In the wake of reports of starvation deaths in Kalahandi and Koraput in 1987, Prime Minister Rajiv Gandhi visited the areas and announced a special scheme to tackle poverty. The P.V. Narasimha Rao government renamed it the "KBK Plan" (Kalahandi, Bolangir, Koraput). However, successive Central governments have not sanctioned any funds for the plan, which is nothing but an amalgamation of other Central schemes meant for the districts.

Crop failure and floods have only aggravated the poverty in the region, which is basically the result of the government's failure to implement land reforms and improve irrigation facilities. Moreover, tribal people, who are deprived of their right to earn a livelihood by selling minor forest produce, are exploited by landlords, contractors and moneylenders. The reduction in public spending in order to bring down the fiscal deficit has also compounded the woes of the people.

Santosh Das is a member of the State secretariat of the Orissa unit of the Communist Party of India (Marxist).

Marathwada's distress

Government-nurtured neglect, and the backlash of economic reform policies put farmers in the Marathwada region of Maharashtra, already in the grip of drought, in deep distress.

BY this time of the year, the members of Kusumram Thorat's family should have been busy harvesting their field. But instead of reaping sheaves of grain, they are literally clutching at straws, and uprooting dry weeds. Also, the Thorat family may have to keep its field fallow during the rabi (winter time) season for "there is no money to buy seeds". Kusumram, whose husband shares 10 acres (4 hectares) with another farmer in Massa village, Kalamb taluka in Osmanabad, says: "We spent Rs.15,000 on the last kharif (monsoon) crop, but no rain fell for more than two months. We did not even get a kilogram of grain from the land." The drought that has hit 12 of Maharashtra's 30 districts has dealt a blow to small farmers and landless farm workers in 16,000-odd rain-scarce villages, who were already facing a threat to their livelihood. This year's kharif crop loss in the State, as estimated by Agriculture Minister Rohidas Patil, is Rs.5,707 crores. Chief Minister Vilasrao Deshmukh's home turf (Latur is his home town) seems orphaned as the second year of drought in the Marathwada region kicks in.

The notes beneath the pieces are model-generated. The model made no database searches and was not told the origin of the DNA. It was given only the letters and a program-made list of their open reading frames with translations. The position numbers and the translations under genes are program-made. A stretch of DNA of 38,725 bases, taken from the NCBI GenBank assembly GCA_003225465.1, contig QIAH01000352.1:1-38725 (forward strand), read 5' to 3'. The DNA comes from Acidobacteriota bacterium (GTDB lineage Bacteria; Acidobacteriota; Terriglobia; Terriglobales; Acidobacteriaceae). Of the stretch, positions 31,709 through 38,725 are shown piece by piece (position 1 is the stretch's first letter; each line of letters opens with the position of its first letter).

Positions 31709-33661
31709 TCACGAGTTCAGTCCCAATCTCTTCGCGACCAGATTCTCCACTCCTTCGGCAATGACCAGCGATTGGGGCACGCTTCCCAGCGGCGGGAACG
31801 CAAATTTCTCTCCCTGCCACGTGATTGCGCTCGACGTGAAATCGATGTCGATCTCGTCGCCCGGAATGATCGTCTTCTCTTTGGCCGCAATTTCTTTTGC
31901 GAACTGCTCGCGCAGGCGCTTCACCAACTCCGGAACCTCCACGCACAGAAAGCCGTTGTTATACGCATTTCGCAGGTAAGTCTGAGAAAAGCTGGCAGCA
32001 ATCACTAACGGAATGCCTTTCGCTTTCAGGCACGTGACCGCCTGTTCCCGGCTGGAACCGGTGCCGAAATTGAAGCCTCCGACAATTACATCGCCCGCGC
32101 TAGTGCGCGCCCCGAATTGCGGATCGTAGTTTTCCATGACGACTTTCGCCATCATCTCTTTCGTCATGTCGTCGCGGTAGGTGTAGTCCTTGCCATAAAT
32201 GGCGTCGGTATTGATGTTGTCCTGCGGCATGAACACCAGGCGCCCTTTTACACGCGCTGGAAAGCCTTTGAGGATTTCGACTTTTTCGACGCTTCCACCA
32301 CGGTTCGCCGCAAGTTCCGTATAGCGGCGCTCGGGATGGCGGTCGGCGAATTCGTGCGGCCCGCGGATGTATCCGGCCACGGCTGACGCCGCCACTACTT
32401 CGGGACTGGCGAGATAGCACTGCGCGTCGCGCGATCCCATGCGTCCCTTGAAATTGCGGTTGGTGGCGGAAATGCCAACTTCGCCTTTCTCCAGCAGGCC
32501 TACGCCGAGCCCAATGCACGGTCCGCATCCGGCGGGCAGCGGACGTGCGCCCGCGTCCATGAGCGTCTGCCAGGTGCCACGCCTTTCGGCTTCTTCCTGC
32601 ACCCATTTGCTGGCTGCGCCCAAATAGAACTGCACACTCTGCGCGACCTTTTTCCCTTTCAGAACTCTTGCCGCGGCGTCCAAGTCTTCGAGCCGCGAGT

But it is not just the drought. Farmers have also had to face the backlash of reform policies. Over the last decade, these policies have eroded agricultural profitability and increased debt, leaving peasants even more vulnerable in times of crisis.

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The immediate effects of the drought are apparent. Kalidas Bansode, a landless agricultural labourer from Gangapur village in Latur, has had work for only four days in the last two months. Normally, he and his wife would get work for at least 15 days a month and earn Rs.2,000. "Farmers don't have money to employ us. I've had to borrow Rs.500 every month from the moneylender just to buy grain. I don't know if I will ever be able to repay them," he says.

While several people have migrated to cities like Pune and Mumbai, some are reluctant to leave their fields. Even the annual migration to work in the large sugar mills of western Maharashtra after Deepavali may not prove as lucrative as in earlier years. "This year, fewer contractors will come to hire people. The sugarcane has not grown enough," says youth activist Sanjay More from Latur. Since workers are paid per tonne of cane cut, the bad crop means that their wages will be less. Some sugar mills have started using cane-cutting machines and so they do not need as many workers, he says.

Farm workers are anticipating work from the last resort - the State's Employment Guarantee Scheme (EGS), which provides employment in public works programmes. However, the government is yet to start any work. "Even if it did, the contractors would get the work done by machines, falsify labour records and 'swallow' our wages." Yet the Government says that 2.35 lakh workers in Maharashtra are currently employed under the scheme, of whom 47,000 are in Osmanabad. This year the government has added a food-for-work component to the scheme, providing 2 kg of grain a week to every worker. The ration system has also collapsed, thanks to subsidy cuts. Food quotas have shrunk and prices have risen to almost the same level as market rates, making them unaffordable for the poor.